Nike Lawsuit Against Satan Shoes
Nike is suing MSCHF, a small Brooklyn-based company, for its collaboration with rapper Lil Nas X to sell 666 pairs of altered Nike Air Max 97s dubbed “Satan Shoes.”
Certain employers encourage workers to donate blood as a charitable gesture. However, six employees at MSCHF, a quirky Brooklyn-based company known for items such as toaster-shaped bath bombs and rubber-chicken bongs, donated their blood for a new shoe collection.
“’Sacrificed’ is a cool term — the blood was donated entirely by the MSCHF team,” one of the organization’s founders, Daniel Greenberg, said in an email on Sunday. (When asked who collected the blood, Mr. Greenberg responded, “Uhhhh yeah hahah not medical professionals, we did it ourselves.”
Mr. Greenberg explained that a drop of blood is combined with ink and used to fill an air bubble in the sneaker, a Nike Air Max 97.
“Not a lot of blood was collected, in fact,” he explained, adding, “About six of us on the team gave.”
MSCHF began selling 666 pairs of the shoes — each pair is $1,018 — on Monday as a follow-up to a line of holy water-infused Jesus Shoes. They were completely sold out in less than a minute.
Mr. Greenberg claimed that Nike was not involved “in any capacity” in the process.
Nike said on Sunday, “We have no association with Little Nas X or MSCHF.” These shoes were not designed or released by Nike, and we do not support them.”
And on Monday, Nike sued MSCHF in a United States District Court over the shoes, claiming that MSCHF’s “unauthorized Satan Shoes are likely to cause confusion and dilution, as well as establish an erroneous connection between MSCHF’s goods and Nike.”
“Decisions on the items to use the’swoosh’ logo on belong to Nike, not to third parties such as MSCHF,” Nike said in its complaint, referring to the company’s “swoosh” logo. “Nike petitions the court to enjoin MSCHF from fulfilling any more orders for its unauthorized Satan Shoes.”
The Consumer Product Safety Commission did not immediately respond to a Sunday request for comment on whether there were any complaints or legal problems about the shoes’ sale.
“If we can get people to care about the brand and not the product,” Mr. Greenberg told news website Insider last year. “We build what we want. We are unconcerned.”
MSCHF collaborated with rapper Lil Nas X on the Satan Shoes following the release of a devil-themed music video for his song “Montero (Call Me by Your Name),” in which he gyrates on Satan’s lap.
Lil Nas X, born Montero Lamar Hill, “cheerfully rejoices in love as a gay man” in the video, according to Jon Pareles, The New York Times’ chief music critic.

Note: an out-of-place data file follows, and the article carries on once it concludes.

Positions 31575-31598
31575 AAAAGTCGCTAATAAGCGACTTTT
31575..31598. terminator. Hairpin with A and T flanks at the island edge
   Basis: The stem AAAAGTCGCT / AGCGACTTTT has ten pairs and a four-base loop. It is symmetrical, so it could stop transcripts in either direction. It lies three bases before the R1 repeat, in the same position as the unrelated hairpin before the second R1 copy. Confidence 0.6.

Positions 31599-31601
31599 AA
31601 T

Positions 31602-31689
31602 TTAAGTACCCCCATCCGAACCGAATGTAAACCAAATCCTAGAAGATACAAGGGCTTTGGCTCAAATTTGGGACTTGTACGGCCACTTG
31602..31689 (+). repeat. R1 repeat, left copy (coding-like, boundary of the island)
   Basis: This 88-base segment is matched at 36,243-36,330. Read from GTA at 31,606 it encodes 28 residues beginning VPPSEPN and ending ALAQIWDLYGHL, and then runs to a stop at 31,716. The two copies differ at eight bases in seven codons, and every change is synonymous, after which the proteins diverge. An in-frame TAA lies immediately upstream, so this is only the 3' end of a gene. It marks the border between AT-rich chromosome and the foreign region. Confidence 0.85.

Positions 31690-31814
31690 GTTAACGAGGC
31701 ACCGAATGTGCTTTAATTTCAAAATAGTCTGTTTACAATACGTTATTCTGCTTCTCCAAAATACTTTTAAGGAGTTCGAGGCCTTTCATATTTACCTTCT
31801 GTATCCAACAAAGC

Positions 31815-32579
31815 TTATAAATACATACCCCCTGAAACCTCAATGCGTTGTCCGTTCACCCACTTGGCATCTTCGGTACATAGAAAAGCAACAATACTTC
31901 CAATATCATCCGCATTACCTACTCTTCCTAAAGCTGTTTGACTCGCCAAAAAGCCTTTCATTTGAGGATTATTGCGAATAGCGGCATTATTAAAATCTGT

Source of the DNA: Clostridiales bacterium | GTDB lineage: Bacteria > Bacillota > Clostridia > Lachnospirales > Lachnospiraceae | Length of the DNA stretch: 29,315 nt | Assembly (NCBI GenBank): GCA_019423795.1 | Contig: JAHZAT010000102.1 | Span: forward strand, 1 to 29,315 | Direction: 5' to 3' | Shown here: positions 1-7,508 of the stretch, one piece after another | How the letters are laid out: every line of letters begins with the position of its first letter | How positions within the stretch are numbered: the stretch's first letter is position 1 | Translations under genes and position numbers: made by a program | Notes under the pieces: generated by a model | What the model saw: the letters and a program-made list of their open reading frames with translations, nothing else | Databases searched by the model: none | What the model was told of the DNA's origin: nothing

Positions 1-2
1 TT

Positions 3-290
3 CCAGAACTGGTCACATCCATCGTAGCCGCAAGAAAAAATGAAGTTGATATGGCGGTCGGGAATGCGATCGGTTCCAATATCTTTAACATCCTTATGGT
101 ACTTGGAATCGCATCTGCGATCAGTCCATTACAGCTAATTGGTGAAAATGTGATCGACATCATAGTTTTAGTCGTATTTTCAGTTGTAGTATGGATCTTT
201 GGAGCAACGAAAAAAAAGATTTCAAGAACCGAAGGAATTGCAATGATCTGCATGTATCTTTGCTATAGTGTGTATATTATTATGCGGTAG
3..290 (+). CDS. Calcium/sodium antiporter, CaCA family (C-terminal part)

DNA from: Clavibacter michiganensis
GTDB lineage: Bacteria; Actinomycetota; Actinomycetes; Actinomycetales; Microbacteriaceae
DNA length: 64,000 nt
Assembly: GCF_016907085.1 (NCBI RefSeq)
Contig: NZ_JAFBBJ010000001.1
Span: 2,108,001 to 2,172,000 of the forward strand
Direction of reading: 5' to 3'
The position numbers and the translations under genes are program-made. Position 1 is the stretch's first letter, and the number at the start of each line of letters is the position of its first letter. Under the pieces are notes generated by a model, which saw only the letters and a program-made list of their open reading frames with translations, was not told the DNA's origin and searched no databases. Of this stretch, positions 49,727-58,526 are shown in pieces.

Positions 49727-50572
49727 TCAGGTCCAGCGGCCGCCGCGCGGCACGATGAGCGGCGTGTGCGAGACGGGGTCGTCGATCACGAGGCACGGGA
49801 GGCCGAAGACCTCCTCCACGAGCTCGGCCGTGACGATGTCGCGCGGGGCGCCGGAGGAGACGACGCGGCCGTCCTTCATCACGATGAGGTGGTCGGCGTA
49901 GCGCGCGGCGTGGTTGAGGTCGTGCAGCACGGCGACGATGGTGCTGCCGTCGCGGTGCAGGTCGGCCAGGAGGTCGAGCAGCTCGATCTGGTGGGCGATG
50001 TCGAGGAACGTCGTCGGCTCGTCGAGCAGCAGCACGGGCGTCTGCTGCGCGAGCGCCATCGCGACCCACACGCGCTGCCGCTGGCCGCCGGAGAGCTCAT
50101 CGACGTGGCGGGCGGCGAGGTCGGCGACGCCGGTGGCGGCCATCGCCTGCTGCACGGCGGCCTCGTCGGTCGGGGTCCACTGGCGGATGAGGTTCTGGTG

Lil Nas X released the single in 2019, and the title appears to be a nod to the novel “Call Me by Your Name,” which was turned into a film about a clandestine summer romance between two men.
The shoes are embellished with a bronze pentagram charm and bear the inscription “Luke 10:18” — a reference to the biblical verse that states, “I saw Satan fall from heaven like lightning.”
Sarcastically reacting to the outcry over the shoes on social media, Lil Nas X uploaded a video to YouTube on Sunday titled “Lil Nas X Apologizes for Satan Shoe” — but what appears to be an apology cuts to the music video’s sexually explicit scene with Satan.
Governor Kristi Noem of South Dakota was among those who criticized the shoes. Ms. Noem, a Republican, reported on Twitter that it was incorrect to tell children that the shoes were exclusive.
“What could be more exclusive?” “Their divinely endowed immortal soul,” she wrote.
Lil Nas X responded immediately: “You’re a whole governor and you’re tweeting about some damn shoes.” Carry out your responsibilities!” Ms. Noem responded with a Bible verse: “What good is it for someone to receive the whole universe but lose their soul?”
MSCHF was “smart” to make just 666, according to Stephen J. Hoch, a marketing professor at the University of Pennsylvania. “They would not be saddled with an excessive amount of unsold inventory,” he said.
“It is entirely a gimmick, and a bad one at that,” he continued. “And the expense is absurd.”
Making limited-edition streetwear — sold in “drops” — leads to product speculation and high resale rates.
Numerous collectibles, such as coffee tables, Nike Air Jordan shoes, and whiskey, have increased in value as a result of the pandemic.
At the very least, the shoes are palpable: This month, a piece of art that exists solely digitally and is checked as the only one in the world via an N.F.T., or nonfungible token, fetched more than $69 million.
On the resale market, a pair of the Satan Shoes is unlikely to fetch such a high price. However, the blood and other satanic components are a “definitely special marketing tactic,” according to Barbara E. Kahn, another University of Pennsylvania marketing professor.
She claimed that the strategy would “clearly appeal to a niche market segment, but it may appeal to that segment in particular.”
“A part of the messaging is the dismantling of barriers and social norms,” she explained. “That implies a new way of doing things, which is consistent with the goal of dismantling discriminatory societal norms.”
Lil Nas X wrote on Twitter on Thursday to “14-year-old Montero” that the song “Montero (Call Me by Your Name)” was about “a guy I met last summer.”
“I am aware that we agreed not to come forward publicly,” he said. “I understand we decided to keep this secret, but this will encourage many other queer people to simply exist.”